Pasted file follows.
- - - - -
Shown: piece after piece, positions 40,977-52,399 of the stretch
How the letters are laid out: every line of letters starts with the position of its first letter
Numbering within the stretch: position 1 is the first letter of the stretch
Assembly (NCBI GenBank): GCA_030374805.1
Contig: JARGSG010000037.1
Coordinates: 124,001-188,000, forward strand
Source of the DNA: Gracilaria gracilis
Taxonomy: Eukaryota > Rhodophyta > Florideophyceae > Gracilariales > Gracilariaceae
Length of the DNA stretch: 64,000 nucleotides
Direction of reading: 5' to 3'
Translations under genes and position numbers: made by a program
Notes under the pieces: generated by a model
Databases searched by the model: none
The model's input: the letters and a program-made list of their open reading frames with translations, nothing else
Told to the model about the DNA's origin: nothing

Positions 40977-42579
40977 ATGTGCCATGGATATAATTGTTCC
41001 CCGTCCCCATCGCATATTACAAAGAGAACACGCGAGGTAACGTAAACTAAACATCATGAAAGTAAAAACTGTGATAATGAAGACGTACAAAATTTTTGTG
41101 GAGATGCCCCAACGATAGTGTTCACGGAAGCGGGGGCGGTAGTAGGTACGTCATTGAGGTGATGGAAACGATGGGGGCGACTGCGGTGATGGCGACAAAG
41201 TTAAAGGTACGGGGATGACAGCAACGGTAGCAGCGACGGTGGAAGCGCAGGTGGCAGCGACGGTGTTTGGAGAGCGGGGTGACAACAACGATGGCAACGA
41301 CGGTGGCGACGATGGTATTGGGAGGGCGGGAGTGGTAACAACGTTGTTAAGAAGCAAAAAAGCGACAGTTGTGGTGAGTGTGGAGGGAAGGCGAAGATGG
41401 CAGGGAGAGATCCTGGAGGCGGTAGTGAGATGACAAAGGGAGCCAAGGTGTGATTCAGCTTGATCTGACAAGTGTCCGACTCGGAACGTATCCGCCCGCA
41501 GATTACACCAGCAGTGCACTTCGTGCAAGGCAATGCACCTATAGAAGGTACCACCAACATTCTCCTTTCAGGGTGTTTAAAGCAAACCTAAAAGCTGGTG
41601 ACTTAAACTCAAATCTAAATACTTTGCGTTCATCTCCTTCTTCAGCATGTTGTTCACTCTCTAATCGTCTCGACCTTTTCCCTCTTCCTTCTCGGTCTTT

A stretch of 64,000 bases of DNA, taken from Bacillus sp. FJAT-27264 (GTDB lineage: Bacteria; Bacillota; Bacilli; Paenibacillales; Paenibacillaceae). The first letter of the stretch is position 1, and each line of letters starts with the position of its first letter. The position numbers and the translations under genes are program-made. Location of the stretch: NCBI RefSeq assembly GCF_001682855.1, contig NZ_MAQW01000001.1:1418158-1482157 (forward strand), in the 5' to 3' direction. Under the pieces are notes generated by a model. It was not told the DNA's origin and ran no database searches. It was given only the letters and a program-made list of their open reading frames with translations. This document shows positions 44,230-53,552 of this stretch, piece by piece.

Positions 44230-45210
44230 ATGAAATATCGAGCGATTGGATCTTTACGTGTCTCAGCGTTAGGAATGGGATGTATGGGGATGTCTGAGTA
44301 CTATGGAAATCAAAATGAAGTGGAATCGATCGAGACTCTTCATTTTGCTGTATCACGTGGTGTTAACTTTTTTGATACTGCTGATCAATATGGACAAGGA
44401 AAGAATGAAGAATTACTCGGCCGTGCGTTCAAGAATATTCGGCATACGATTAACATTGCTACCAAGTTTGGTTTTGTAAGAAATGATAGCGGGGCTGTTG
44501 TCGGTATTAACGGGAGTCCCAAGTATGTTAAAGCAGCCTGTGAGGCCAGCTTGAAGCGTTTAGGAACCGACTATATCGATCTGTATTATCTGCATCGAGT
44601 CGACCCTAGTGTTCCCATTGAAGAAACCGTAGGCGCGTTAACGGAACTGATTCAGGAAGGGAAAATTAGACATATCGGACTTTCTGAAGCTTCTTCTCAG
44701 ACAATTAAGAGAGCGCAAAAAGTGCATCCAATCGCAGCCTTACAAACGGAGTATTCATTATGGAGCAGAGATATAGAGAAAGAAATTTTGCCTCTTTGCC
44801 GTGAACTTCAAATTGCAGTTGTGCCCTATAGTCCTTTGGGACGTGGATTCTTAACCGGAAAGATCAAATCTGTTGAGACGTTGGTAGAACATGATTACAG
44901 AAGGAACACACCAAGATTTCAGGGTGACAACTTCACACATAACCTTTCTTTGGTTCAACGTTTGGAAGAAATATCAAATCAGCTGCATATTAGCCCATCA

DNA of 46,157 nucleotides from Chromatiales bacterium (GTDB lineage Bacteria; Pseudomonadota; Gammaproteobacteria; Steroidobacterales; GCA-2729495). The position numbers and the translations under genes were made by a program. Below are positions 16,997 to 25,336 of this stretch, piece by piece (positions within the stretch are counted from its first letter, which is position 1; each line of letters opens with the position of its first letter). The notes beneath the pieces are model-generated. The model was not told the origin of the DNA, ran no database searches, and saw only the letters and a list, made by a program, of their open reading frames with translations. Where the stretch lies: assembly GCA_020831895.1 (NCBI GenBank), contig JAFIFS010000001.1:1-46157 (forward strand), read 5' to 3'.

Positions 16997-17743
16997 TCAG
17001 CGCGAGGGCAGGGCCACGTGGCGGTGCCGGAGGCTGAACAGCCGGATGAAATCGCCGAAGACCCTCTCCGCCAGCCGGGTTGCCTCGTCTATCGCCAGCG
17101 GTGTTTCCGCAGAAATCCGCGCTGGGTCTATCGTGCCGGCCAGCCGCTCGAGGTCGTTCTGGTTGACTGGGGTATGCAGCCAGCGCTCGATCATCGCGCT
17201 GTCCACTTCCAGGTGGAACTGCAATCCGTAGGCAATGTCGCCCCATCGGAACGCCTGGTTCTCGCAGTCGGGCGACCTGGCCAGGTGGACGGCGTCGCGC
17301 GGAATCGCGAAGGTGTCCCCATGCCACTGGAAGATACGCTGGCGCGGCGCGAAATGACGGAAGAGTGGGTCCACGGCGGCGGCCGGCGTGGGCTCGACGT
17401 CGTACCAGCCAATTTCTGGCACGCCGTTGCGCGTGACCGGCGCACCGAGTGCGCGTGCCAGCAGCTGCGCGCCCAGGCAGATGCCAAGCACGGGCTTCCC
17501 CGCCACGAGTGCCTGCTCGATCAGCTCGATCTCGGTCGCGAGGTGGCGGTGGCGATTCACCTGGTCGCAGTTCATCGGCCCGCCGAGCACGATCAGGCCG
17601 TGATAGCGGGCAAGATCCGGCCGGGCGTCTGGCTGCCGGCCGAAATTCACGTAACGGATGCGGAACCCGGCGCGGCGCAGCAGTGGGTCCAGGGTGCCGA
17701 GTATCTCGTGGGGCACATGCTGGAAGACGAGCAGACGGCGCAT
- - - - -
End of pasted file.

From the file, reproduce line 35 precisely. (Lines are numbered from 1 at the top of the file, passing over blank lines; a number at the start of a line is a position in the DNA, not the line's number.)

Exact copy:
DNA of 46,157 nucleotides from Chromatiales bacterium (GTDB lineage Bacteria; Pseudomonadota; Gammaproteobacteria; Steroidobacterales; GCA-2729495). The position numbers and the translations under genes were made by a program. Below are positions 16,997 to 25,336 of this stretch, piece by piece (positions within the stretch are counted from its first letter, which is position 1; each line of letters opens with the position of its first letter). The notes beneath the pieces are model-generated. The model was not told the origin of the DNA, ran no database searches, and saw only the letters and a list, made by a program, of their open reading frames with translations. Where the stretch lies: assembly GCA_020831895.1 (NCBI GenBank), contig JAFIFS010000001.1:1-46157 (forward strand), read 5' to 3'.